Repeated measures data are analyzed using a nonlinear mixed effects model, which allows two types of correlation: correlation among random effects within each subject, and correlation in the within-subject variance-covariance matrix of errors (Williams
where
We can generally assume that the number of random effects and the variance structure of random effects are the same for all subjects, respectively (Williams
where
where
where
Various methods have been proposed to estimate parameters for mixed effects models; however, we restrict this paper to maximum likelihood (ML) methods.
This section introduces one of robust estimation methods, the one-step approach (Williams
We apply the multivariate first-order Taylor expansion to approximate
where
Substituting
If the left side of
where
Since
where
where
where
and
where
We propose a method to identify toxic chemicals using a series of qHTS data analyses, as shown in Figure 2 and are detailed as:
Step 1. Perform one sample
Classify chemicals that fail to reject the null hypothesis as ‘Inactive’.
If chemical rejects the null hypothesis, go to next Step.
Step 2. Fit a nonlinear regression model to each chemical and identify the sign of estimates
Classify chemicals with negative estimates (
If estimates are positive (
Step 3. Fit different models according to replication count for each chemical.
Fit a nonlinear regression model to chemicals that were only measured once.
Fit a nonlinear mixed effects model to chemicals that have at least two observations at each concentration
Step 4. After fitting a model to each chemical in Step 3, identify toxic chemicals based on the significance of
If
If
When actually fitting the curve on the real data, the method above may not be ensured. For example, there are some cases where the model fit fails to converge. One possible reason for the failure might be that the plateau of the Hill curve is not specified by the data. Nevertheless, we see that the Hill function can still be used to represent the data. Thus, we have set a maximum iteration number to be 50 in all steps. If not converged, the result of the last iteration is returned. We checked for individual cases and confirmed that the number of cases is small. Most have converged successfully. Another remedy to address this issue for our proposed method is to have the first step where we conduct a simple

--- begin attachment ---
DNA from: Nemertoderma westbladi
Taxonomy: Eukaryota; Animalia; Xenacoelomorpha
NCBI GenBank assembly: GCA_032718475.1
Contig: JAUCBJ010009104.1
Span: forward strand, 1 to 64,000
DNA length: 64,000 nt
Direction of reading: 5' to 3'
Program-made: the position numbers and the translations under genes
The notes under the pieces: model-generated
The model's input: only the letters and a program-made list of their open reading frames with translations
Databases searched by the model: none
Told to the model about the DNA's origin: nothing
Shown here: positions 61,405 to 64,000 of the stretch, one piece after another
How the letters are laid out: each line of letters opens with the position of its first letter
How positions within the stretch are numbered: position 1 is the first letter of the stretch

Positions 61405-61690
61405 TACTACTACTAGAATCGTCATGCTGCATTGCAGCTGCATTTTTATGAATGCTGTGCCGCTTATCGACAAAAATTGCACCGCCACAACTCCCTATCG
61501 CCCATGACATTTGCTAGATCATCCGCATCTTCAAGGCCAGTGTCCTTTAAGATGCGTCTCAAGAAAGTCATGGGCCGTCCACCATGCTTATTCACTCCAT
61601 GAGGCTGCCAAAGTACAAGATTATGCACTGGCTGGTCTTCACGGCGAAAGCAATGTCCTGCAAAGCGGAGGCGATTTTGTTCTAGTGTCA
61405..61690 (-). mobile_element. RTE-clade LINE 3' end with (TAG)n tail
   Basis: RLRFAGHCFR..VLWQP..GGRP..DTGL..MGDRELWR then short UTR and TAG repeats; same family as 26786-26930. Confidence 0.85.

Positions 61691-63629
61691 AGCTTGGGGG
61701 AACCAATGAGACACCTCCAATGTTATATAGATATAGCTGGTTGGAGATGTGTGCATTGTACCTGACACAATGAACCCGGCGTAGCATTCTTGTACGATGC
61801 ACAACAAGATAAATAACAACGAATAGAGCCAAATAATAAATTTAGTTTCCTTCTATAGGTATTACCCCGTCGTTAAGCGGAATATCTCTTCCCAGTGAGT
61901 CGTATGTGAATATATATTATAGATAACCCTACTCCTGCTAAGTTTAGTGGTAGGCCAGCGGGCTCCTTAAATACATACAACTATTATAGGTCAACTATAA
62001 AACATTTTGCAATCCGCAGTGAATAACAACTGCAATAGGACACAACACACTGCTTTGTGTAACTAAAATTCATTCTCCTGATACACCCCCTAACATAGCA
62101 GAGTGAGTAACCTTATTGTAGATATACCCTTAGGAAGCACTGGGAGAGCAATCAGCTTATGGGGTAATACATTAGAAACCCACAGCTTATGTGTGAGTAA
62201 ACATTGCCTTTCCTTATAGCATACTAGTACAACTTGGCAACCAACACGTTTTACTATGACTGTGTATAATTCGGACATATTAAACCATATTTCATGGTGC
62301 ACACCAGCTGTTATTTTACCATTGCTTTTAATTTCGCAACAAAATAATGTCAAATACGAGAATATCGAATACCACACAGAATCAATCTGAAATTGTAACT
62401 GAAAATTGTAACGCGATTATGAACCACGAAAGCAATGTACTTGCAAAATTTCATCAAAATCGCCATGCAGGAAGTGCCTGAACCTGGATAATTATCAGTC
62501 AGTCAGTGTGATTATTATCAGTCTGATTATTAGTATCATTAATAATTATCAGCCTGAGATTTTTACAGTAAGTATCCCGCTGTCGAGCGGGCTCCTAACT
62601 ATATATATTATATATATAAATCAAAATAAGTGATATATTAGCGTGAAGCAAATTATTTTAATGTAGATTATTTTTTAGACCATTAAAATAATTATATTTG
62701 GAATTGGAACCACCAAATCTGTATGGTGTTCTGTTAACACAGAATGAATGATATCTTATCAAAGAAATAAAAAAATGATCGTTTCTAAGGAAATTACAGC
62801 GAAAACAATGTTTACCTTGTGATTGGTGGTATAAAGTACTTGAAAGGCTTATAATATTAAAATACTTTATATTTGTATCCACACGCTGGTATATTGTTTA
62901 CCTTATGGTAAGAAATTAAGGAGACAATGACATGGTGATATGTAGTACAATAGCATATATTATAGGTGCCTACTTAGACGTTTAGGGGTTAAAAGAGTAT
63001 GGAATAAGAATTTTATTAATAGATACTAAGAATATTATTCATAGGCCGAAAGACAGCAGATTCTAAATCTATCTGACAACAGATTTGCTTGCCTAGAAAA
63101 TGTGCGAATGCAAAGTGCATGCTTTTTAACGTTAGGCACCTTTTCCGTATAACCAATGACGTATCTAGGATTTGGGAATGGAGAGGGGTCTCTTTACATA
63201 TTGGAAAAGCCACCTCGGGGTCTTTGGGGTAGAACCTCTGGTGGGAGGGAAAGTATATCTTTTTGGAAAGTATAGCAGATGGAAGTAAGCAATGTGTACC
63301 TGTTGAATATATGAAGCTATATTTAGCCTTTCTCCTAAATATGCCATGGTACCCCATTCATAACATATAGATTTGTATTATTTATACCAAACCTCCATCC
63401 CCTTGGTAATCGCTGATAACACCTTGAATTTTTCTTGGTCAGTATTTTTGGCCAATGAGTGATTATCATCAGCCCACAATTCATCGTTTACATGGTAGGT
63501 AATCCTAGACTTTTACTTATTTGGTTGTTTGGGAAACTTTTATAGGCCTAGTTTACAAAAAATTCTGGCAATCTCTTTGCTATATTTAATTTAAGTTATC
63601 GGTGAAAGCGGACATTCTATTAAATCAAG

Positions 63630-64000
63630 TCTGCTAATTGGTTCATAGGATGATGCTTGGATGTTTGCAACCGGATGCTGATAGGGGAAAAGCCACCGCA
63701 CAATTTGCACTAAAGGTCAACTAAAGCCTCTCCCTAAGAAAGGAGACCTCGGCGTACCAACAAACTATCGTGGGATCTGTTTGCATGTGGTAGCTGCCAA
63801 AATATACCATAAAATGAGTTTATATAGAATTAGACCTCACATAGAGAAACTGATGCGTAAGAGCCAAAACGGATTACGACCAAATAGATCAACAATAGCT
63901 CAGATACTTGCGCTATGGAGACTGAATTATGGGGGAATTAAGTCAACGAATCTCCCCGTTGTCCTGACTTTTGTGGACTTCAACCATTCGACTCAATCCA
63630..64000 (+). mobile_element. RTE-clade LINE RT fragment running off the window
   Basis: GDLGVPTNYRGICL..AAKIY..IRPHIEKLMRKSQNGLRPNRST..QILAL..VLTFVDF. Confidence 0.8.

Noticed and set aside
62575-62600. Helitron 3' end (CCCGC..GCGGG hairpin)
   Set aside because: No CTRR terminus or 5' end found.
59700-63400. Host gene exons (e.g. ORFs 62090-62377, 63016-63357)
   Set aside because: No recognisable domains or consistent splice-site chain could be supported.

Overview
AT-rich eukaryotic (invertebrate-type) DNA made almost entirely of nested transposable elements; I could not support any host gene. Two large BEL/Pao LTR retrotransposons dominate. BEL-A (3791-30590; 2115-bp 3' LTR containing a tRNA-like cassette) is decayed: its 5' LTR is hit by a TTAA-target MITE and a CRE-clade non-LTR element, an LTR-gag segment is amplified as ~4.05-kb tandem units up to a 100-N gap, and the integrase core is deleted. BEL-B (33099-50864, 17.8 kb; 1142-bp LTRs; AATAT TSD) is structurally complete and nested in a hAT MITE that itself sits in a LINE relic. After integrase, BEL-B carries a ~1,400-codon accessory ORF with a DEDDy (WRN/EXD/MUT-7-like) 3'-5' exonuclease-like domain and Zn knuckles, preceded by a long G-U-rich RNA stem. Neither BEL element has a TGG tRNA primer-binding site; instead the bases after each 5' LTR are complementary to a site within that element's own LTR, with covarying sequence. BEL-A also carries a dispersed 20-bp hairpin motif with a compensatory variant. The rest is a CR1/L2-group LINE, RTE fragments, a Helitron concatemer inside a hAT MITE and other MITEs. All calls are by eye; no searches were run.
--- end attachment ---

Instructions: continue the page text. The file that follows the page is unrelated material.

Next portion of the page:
Another possible problem is that the covariance matrix of the estimated parameters is not positive definite. We observed that there are a few cases having the problem. To resolve this issue, we applied a ridge regression type approach similar to the method proposed by Lim (2015). When a covariance matrix was not positive definite, we added a very small value to the diagonal elements of the Hessian matrix and re-calculated the covariance matrix, which turned to be positive definite.
Last, we know that starting values are very important for a nonlinear model to be converged and bad initial points lead the optimization procedure to converge to local minima. Therefore, it is often recommended to use a grid of starting values to ensure to fit the model correctly. However, from our long-term experience of the Hill function, we know how to select very good starting values. Using them showed that the model fit converged in most cases. Therefore, we did not utilize the grid method for starting values in this paper.
In this simulation study we compare the proposed method with one existing method proposed by Parham
Active: If
Inactive: If
Marginal: Neither classified as active nor inactive.
Our criteria of comparison are the power and the false discovery rate (FDR). Power is the ratio of predicted actives among true actives and FDR is the ratio of true inactives among predicted actives. High power with small FDR is preferred, while high power with high FDR is not.
The design of the simulations was modeled after the real qHTS data considered in this paper. Logarithmic value of the concentration log(
Active data are expected to follow the Hill model in
Inactive data do not follow the Hill model and scatter around 0, with no trends. They are sampled from normal distribution with mean 0 and
At Step 1 of our method, we set the significance level of